But the Kingdom of God is not within us. When Jesus spoke to the Pharisees he told them it was among them, and that in fact pointed to himself. Note the use of “hour” in John, and that the hour had come once his death was inevitable. The Kingdom came in the person of Jesus, but it does not fully come until he returns (hence the issue of the already/not yet tension of eschatology in the gospels).

    As for why Jesus asked questions, it was for the same reason that Socrates did: people value answers more if they find them themselves than if you give them the answers. Simple education 101. Heck, again, look at the beginning of John when Jesus questioned Nathan in order for Nathan to decipher the answer that Jesus already knew.

  • The Truth comes to us from outside of ourselves. We can’t do it, or come up with it, or believe in it on our own. Jesus told Nicodemus as much and then many others when he said, “no one CAN come to me except those drawn by the Father.”

    Faith is a gift. We can’t know the Truth without it.

    “I was blind, and now I see”, captures it pretty well.

  • Kris

    Questions are good because they lead us to pursue the answer…even if we never find it the pursuit can be fulfilling and often yields more questions. God gave us brain to think and we should use it.

  • Carol

    Christine, “life provides answers;” but we humans can only learn them through trial and error.

    A success-oriented society that doesn’t give people the freedom to fail doesn’t produce many sages.

    One of the complaints I keep hearing about our youth is that they are *lazy.* I don’t think that they are lazy, I think the lack of initiative comes from fear of failure.

    I keep telling people that I don’t have failures, I have learning experiences.

  • Carol

    Truth is outside of us; but it is also within us. Scripture certainly witnesses to the indwelling of the Holy Spirit. Of course, the Spirit can be “quenched” or “grieved” rather than discerned and welcomed.

    Fundamentalists who claim that they don’t need any theological/spiritual formation because they have “Jesus in their hearts” certainly believe that they have the Truth within them. The problem is that their “Jesus” doesn’t ask them any hard questions; but is more like a child’s “invisible friend” who is always on thier side whenever they find themselves in a conflict with others.

    “There’s a lovely Hasidic story of a rabbi who always told his people that if they studied the Torah, it would put Scripture on their hearts. One of them asked, “Why on our hearts, and not in them?” The rabbi answered, “Only God can put Scripture inside. But reading sacred text can put it on your heart, and then when your hearts break, the holy words will fall inside.”
    — Anne Lamott (Plan B: Further Thoughts on Faith)

  • Titfortat

    Lol, it is interesting that even after all these years I have been reading Davids blog, Steve still has all the answers. I think he secretly craves Dave’s questions though. 🙂

  • faithlessinfatima

    Steve Martin….Pavlovian dog for Christ

  • Carol

    Why is it that whenever politics or religion are discussed the move from issues to personal insults, which generates more heat than light, is almost inevitable?

  • David says, “My peace is in the questions.

    This is a nice little adage, as adage goes, I guess. But fleshing that out would be more interesting.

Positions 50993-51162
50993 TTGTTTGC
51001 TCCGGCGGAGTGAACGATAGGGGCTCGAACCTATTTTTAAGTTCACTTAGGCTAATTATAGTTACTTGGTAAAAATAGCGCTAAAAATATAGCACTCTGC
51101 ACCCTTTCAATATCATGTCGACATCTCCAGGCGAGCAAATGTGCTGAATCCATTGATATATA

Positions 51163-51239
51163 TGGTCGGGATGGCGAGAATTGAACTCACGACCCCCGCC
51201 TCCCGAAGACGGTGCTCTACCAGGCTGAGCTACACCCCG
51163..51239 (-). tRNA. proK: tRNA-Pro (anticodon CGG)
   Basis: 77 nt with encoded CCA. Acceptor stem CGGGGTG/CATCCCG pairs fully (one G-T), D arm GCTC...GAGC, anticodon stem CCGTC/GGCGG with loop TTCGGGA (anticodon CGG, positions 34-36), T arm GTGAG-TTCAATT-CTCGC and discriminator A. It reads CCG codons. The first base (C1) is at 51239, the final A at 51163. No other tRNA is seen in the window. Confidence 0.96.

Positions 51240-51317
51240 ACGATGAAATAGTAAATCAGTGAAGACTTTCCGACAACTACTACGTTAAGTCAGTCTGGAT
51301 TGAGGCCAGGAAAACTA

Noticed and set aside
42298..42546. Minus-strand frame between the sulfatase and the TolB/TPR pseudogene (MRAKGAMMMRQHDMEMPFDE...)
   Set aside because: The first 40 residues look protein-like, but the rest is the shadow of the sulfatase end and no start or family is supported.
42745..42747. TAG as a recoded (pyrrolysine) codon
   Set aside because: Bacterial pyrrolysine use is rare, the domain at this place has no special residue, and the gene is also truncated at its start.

People using the same adage could be using any of the following positions or more:

    (1) The question can’t be answered because it makes no sense.
    (2) The question will never be answered because we will never no.
    (3) All questions are cool — pass that doobie over here again!
    (4) I just want to be everyone’s friend so I am ignoring the questions
    (5) Questioning gets me in trouble so I will just say “I embrace questions.”

    (other suggestions?)

    So I am saying: While adages are fun — without fleshing them out a bit, like are like many cartoons — people just interpret them the way they want to and no real communication takes place. But sometimes, no real communication feels safer, I guess, eh?

  • all interesting options sabio. but what about (6) Life is full of wonder and mystery which doctrine simply can’t appreciate or capture ?

  • @ NP,
    I totally agree with number 6 !

    BUT, when a question is asked, #6 does not tell us anything about how you handle questions. #1-5 do — number 6 is just skirting the questions. #6 , no matter how much I agree, is no more substantial than saying, “I love the Olympic Games !” .

    When you say your peace is in the questions, we have no idea what you mean. Which questions? All questions? Is that just an adage to avoid questions? I get that some questions are meaningless, ridiculous, vague, unimportant and such, but then label them such. Or tell us what you think instead giving us aphorisms that people can interpret any feel-good way that they want.

    Telling us that you are Ignoring the questions, deeming them unintelligent or unimportant or unanswerable — those are meaningful responses but avoiding them with platitudes (which I know you yourself have criticized with cartoons) is (to me) not really saying anything even though it makes the pretense of saying something.

  • You want me to give you A question? How about “What’s the meaning of life?” A Calvinist might jump in and say, “To worship God and enjoy him forever!” Why not sit with the question? But I’m going to have to let you use your imagination on this one Sabio 😉

  • @ Naked Pastor David,
    That is a great question, and a great example!